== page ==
Is Hut-to-Hut Camping Right for You?

Traditionally, there are two types of campers: those who delve deep into the backcountry with hardcore abandonment and those who pitch their tents near the car or stick to fully-serviced RV parks. This dramatic split, however, has started to change with the rising popularity of hut-to-hut camping. This style of adventuring works as a happy medium between the two extremes by mixing physical challenge with the comfort of a warm shelter.

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Hut-to-hut camping has long been a favorite among Europeans and New Zealanders, areas that have made backcountry hiking more of a civilized endeavor. And the United States has certainly been taking notes; America now offers several great options for people looking to participate in hut-to-hut trips. Not only that, but there are also growing opportunities to do it during the winter. With that said, here's a little advice on how to get started this snow-covered season.

Preparation

Just because hut-to-hut camping offers more amenities than other backcountry options, don't be fooled into thinking it's any less rigorous, especially in the winter. Snowshoeing and cross-country skiing require more energy than standard hiking and weather conditions are often much more taxing. Because of this, be certain that you're in the proper physical condition to travel from one hut to the next (usually 6 to 8 miles) and you have prior experience hiking in cold weather.

Having the right gear is essential. This includes versatile clothing layers that can be added or removed quickly in relation to your level of activity, or a sudden change in temperature. It's important to stay as dry as possible during winter activities, as moisture such as sweat or precipitation becomes miserably cold when you stop moving; waterproof and breathable gear is recommended.

The benefit of hut-to-hut camping is you don't need to haul as much gear when trekking, but you do still need to have food, water, emergency supplies and a quality sleeping bag if bedding isn't supplied at your hut. Also, be comfortable with your snowshoeing and cross-country skiing gear before embarking on a multi-day journey. Test your gear on shorter hikes if the equipment is new.

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The Hut System

There are some great hut systems emerging in this country, with many of them offering winter services. These huts are private operations and therefore vary greatly from one company to the next, with the most basic service offered being shelter. Some operations, however, go as far to include hot showers, toilets, and home-cooked meals. The price per day, of course, will be reflected in the level of comfort offered.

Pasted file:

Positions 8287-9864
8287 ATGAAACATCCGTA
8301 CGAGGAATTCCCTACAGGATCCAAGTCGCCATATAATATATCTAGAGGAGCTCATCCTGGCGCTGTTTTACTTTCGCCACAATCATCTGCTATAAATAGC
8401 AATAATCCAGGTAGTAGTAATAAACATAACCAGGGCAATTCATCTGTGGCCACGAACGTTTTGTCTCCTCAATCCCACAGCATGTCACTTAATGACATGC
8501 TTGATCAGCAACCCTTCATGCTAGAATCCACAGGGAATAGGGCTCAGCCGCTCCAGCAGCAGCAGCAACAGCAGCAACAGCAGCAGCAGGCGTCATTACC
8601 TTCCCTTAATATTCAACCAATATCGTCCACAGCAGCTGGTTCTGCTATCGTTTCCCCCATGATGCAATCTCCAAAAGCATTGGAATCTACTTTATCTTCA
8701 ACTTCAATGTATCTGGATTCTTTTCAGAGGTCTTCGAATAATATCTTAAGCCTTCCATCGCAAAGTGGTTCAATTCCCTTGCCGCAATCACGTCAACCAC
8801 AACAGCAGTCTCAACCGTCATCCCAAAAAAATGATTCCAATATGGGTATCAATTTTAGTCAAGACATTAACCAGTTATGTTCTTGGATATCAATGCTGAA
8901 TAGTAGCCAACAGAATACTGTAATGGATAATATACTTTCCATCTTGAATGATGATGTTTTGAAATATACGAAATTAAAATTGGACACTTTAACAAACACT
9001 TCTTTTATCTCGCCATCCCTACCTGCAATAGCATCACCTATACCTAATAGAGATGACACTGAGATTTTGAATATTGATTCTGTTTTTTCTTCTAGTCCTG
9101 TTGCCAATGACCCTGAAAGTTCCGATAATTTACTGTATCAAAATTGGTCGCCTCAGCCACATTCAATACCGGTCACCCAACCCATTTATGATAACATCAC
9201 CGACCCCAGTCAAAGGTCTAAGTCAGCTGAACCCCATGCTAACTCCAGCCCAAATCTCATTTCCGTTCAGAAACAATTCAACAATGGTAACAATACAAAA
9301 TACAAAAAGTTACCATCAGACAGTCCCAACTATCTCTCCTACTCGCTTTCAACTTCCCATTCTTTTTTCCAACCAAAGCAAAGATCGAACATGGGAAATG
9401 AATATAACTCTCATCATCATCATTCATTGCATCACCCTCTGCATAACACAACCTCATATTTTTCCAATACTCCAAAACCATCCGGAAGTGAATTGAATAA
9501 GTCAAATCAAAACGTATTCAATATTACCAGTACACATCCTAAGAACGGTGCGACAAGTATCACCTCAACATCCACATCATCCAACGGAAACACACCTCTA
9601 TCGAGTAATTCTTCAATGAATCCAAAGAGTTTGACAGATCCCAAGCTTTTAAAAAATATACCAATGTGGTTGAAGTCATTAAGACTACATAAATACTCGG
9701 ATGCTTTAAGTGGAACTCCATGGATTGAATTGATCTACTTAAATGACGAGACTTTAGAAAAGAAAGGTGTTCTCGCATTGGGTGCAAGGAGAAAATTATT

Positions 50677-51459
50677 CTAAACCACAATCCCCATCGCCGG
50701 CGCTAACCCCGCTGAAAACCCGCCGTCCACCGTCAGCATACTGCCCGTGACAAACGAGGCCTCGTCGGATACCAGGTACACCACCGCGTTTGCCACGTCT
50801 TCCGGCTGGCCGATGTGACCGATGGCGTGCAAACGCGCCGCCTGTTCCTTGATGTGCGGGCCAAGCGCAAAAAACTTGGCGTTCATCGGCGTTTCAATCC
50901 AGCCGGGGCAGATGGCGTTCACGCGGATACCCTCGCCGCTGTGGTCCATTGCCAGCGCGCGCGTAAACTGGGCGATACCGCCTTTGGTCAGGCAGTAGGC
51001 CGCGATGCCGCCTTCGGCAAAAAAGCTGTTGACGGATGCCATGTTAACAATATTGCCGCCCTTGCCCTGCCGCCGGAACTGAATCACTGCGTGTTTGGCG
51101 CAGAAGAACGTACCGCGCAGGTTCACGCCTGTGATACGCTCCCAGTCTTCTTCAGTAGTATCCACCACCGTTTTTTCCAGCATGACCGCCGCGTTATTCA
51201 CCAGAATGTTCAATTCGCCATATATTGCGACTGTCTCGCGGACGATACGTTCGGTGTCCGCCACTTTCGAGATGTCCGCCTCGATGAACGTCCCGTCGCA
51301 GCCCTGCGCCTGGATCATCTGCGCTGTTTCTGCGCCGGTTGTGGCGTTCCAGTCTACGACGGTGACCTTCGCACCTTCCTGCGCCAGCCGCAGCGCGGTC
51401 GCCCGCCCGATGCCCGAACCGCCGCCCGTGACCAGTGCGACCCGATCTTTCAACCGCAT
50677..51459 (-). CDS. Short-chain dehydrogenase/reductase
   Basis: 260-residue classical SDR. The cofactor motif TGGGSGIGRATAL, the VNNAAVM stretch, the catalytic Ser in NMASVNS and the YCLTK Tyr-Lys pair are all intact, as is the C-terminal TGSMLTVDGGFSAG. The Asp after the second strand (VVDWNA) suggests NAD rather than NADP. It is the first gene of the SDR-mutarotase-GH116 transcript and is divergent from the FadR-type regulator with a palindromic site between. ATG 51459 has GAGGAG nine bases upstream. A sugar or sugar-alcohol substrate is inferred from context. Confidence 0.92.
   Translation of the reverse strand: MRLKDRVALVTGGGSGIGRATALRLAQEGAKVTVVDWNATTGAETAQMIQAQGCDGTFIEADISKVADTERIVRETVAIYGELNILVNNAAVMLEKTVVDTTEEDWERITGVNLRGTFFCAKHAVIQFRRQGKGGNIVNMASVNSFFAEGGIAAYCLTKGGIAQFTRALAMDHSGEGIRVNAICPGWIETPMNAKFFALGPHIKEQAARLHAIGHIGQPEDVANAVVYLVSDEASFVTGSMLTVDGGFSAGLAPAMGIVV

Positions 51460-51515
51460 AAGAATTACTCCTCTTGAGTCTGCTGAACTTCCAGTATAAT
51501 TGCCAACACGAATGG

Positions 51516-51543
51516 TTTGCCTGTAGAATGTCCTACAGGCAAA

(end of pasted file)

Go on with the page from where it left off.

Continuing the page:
Maine has a great service called Maine Huts and Trails located in the central part of the state near Flagstaff Lake. This company has a wide variety of activities available based on each specific hut and season; these accommodations are of the upper echelon in quality and comfort. For a shared room you will spend roughly $100 per night.

New Hampshire has one of the oldest hut systems in the country, owned and operated by the Appalachian Mountain Club. Spanning eight huts with about 7 miles between each, this system was modeled after those found in the Alps. Hikers can reserve overnight bunks, with the huts holding anywhere from 36 to 96 people. The drawback about winter is only three of the cabins stay open and they revert to self-service (as opposed to the summertime's full-service). These three huts include: Zealand Falls, Lonesome Lake and Carter Notch.

Colorado has arguably the best winter system, with 10th Mountain Division Huts leading the scene. The reason this state is so good for hut-to-hut camping is because the elevation allows you to achieve the intrinsic beauty of unblemished high country. The 10th Mountain Division huts range between 9,700 and 11,700 feet. There are 30 huts available and each holds 3 to 20 people; prices range between $28 and $33, and the huts typically include beds and a stove.

With any of the hut systems mentioned, it's important to make reservations early. Some people begin booking in June for the winter season. As previously mentioned, this is becoming a very popular activity and the supply of huts is limited. There are, however, certain huts that are free of charge and require no reservations. These lack nearly all amenities; the most popular of these free huts are found along the Mount Tahoma Trail in Washington.

So, with all of this information to consider, it's time to start planning your trip, contacting hut-to-hut systems in the areas you would like to explore, and getting your gear ready for a multi-day adventure.

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About the Author

Tyler Dunning

Born and raised in Montana, Tyler developed a reverence for adventure at a young age which he continues to refine. This sentiment has led him all over the United States and around the world; his current goal is to visit all of the U.S. national parks. Though he has dabbled in professional wrestling, archaeology, social-justice advocacy and academia, at his core he is a writer. Find more of his work at www.tylerdunning.com.

Born and raised in Montana, Tyler developed a reverence for adventure at a young age which he continues to refine. This sentiment has led him all over the United States and around the world; his current goal is to visit all of the U.S. national parks. Though he has dabbled in professional wrestling, archaeology, social-justice advocacy and academia, at his core he is a writer. Find more of his work at www.tylerdunning.com.

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